Last week a US federal judge ordered that the 3,200 year old mummy mask of Ka-Nefer-Nefer will remain with the St. Louis Art Museum.
Prosecutors had argued that the funeral mask went missing from the Egyptian Museum in Cairo more than forty years ago and that it should be returned to its country of origin.
The US Attorney General appealed a decision made in April 2012, but the federal court of appeals upheld the original judgement, saying that the US government had failed to prove the mask was stolen.
The St Louis Art Museum (SLAM) maintains that it researched the source of the mask and legitimately purchased it for $500,000 in 1998 from a New York art dealer.
Mohamed Zakaria Goneim
The story goes back to the early 1950s when Mohamed Zakaria Goneim discovered the burial of a nineteenth dynasty noblewoman named Ka-Nefer-Nefer, who lived from 1295 BC to 1186 BC, inside the third dynasty enclosure of Sekhemkhet at Saqqara.
The mask when it was discovered
In 1959, Ka-Nefer-Nefer’s funerary mask, along with a number of other objects from Goneim’s excavations, was transported from the Saqqara storerooms to the Egyptian Museum en route to Tokyo for inclusion in an exhibition that was never mounted.
It was returned to Saqqara, and then sent to the antiquities department conservation laboratory attached to the Egyptian Museum in 1966.
The mask before restoration
In 1973, many of the objects from the burial of Ka-Nefer-Nefer were registered at the Egyptian Museum but the mask was not among these objects and, as it was the most important object in the assemblage, it is thought that it was missing by that time.
In 1998, SLAM purchased the mask from Phoenix Ancient Art, owned by the Abouttam brothers, who have since been convicted on smuggling charges and sentenced to jail time in Egypt.
The Egyptian government believe that the provenance provided to SLAM with the mask is poorly documented and unconvincing, and when coupled with the Supreme Council of Antiquities’ (SCA) records, it can be shown clearly to be false.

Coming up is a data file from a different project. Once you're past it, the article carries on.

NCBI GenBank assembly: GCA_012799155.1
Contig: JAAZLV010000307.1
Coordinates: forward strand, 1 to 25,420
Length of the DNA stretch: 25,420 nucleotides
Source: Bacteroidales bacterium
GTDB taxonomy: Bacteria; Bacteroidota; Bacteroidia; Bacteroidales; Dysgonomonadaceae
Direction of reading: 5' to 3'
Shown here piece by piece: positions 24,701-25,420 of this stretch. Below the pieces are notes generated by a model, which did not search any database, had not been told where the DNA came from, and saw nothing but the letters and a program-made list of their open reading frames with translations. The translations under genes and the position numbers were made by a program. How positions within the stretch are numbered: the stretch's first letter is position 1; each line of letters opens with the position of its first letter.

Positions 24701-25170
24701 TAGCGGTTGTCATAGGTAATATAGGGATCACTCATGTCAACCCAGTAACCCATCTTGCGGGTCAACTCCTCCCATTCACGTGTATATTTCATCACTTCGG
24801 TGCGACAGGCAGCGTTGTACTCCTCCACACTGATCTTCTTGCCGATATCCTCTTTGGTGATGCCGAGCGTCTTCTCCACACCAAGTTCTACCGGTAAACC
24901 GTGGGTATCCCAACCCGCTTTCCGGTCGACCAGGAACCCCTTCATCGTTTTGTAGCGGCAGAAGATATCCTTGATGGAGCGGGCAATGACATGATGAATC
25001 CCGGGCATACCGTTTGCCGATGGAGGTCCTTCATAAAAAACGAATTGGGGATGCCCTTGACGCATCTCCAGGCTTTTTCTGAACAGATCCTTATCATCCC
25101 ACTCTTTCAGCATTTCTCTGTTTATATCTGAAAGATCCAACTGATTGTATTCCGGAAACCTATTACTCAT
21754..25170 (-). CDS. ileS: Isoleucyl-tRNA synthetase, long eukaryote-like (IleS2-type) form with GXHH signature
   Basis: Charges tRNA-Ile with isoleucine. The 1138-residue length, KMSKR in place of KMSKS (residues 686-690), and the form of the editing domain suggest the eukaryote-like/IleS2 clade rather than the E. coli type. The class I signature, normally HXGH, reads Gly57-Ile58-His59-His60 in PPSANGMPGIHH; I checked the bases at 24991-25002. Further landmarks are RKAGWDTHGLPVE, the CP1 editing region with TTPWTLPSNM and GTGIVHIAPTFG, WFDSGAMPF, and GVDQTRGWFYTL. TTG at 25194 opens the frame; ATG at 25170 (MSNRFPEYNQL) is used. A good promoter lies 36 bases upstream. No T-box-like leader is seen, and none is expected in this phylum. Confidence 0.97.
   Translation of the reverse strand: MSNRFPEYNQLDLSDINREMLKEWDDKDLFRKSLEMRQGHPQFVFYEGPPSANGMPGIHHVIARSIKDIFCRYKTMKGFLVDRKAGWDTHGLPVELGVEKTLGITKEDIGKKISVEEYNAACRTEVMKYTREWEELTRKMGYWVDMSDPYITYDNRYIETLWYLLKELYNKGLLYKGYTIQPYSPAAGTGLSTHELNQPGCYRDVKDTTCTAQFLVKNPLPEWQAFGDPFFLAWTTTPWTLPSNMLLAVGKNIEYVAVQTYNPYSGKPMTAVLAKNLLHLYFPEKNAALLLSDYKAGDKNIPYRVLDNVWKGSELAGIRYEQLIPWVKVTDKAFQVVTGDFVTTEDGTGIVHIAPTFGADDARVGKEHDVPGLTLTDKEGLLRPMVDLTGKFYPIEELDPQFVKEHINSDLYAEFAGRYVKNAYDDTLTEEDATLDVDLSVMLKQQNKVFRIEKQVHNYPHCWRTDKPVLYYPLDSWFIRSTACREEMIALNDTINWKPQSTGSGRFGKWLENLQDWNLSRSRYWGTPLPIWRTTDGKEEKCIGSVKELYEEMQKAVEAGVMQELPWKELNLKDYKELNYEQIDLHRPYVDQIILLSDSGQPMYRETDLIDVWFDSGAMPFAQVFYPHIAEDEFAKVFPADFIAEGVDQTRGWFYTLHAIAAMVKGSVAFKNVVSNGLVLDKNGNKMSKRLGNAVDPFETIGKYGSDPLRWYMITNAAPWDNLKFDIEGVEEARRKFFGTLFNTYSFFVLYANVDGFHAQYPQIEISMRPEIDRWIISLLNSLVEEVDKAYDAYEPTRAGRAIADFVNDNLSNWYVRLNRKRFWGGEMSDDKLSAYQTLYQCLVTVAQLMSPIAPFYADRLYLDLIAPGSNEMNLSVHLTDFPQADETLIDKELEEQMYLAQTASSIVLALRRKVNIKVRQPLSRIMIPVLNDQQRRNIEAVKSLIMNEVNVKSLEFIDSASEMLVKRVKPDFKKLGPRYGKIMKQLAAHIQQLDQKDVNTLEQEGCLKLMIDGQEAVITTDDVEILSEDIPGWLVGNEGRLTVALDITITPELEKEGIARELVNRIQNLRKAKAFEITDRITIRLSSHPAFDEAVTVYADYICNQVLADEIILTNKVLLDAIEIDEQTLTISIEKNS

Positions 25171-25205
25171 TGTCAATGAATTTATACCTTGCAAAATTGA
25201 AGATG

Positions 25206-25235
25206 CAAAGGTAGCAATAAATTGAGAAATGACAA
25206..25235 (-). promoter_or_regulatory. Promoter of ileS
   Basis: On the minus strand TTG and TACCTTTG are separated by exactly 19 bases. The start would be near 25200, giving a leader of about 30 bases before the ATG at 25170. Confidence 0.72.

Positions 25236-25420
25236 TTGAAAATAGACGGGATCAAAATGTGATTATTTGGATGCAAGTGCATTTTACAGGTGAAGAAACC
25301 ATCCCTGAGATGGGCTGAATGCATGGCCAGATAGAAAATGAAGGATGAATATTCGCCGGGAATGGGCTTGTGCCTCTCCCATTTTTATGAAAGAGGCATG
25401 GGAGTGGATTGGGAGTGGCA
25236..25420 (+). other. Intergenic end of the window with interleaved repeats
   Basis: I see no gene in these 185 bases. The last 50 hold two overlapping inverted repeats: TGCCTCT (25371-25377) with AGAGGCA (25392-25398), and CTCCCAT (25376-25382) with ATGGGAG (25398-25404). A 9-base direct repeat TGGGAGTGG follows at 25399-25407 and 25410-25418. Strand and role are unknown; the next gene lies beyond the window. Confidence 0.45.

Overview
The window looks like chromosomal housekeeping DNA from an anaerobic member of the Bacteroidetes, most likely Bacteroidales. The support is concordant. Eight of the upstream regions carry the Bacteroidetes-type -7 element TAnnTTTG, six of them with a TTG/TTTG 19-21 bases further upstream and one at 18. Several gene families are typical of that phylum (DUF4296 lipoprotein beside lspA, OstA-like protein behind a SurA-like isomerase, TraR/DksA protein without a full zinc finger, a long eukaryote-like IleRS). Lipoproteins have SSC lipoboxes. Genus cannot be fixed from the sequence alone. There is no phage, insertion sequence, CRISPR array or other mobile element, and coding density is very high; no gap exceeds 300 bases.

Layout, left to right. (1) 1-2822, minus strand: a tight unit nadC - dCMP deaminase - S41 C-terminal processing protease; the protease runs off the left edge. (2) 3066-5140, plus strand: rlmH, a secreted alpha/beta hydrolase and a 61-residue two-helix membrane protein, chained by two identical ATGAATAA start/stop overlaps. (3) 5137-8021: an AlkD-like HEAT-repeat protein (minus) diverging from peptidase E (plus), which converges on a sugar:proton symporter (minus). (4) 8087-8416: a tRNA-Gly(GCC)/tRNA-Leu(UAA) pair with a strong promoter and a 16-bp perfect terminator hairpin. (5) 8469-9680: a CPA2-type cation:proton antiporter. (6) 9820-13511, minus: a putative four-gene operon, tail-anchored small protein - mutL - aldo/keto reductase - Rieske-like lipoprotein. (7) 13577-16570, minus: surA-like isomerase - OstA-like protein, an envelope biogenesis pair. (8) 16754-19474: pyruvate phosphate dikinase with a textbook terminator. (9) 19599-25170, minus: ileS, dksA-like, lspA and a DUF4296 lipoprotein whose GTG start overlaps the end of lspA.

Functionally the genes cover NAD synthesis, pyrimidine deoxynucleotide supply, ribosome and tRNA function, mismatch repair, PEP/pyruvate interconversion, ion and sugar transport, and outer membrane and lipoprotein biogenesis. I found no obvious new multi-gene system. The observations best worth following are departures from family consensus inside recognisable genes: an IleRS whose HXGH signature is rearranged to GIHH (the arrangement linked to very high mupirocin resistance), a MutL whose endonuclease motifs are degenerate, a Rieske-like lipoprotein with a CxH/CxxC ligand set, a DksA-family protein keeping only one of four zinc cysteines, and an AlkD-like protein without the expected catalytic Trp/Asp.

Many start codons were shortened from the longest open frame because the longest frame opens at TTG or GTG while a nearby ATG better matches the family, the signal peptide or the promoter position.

SLAM claims that the mask was given to Goneim by the Egyptian government following his discovery of it in 1952, and that the mask was seen overseas in 1953.
This is not possible, argues SCA, as Goneim, like any excavator working for the Egyptian government, would never have been awarded objects, and the SCA has clear documentation that the mask was in Egypt until at least 1966.
The 20-inch long funeral mask of painted and gilded plaster coated linen over wood with inlaid glass eyes
Other parts of the alleged provenance can also be shown to be faulty, and it is the contention of the SCA that SLAM did not carry out due diligence before purchasing the mask. The mask is clearly stolen property, and SCA insist that it should be returned to Egypt.
The US government suggested the mask was stolen sometime between 1966, when it was shipped off to Cairo for an exhibit, and 1973, when the Egyptian Museum in Cairo ran an inventory and found Box number 54, in which the mask had been packed, was empty.
SLAM officials have argued that they researched the mask’s ownership before buying it and there was no indication of any questions about how it arrived in the US.
The attorney acting for SLAM said that they are very happy that the ruling means that the mask can remain permanently in St. Louis and while the legal process provided an opportunity for someone to prove that the mask had been stolen, no-one did.
Dick Ellis, a retired police officer from Scotland Yard in London, criticised the US government lawyers contesting the case for their amateurish approach and wondered whether there is a reason the US authorities did not attempt to accuse a US-based dealer of selling what they alleged was stolen property, but instead went after the museum for buying it.
The Ministry of Antiquities has issued a statement that they will resort to the private sector in the US to put pressure on SLAM in accordance with signed agreements. The statement stressed that Egypt will not give up the legal battle to secure the return of the mummy mask of Ka-Nefer-Nefer back home to Egypt.
For more information about SCA’s work on recovering stolen treasures go to www.sca-egypt.org
Photos: St Louis Art Museum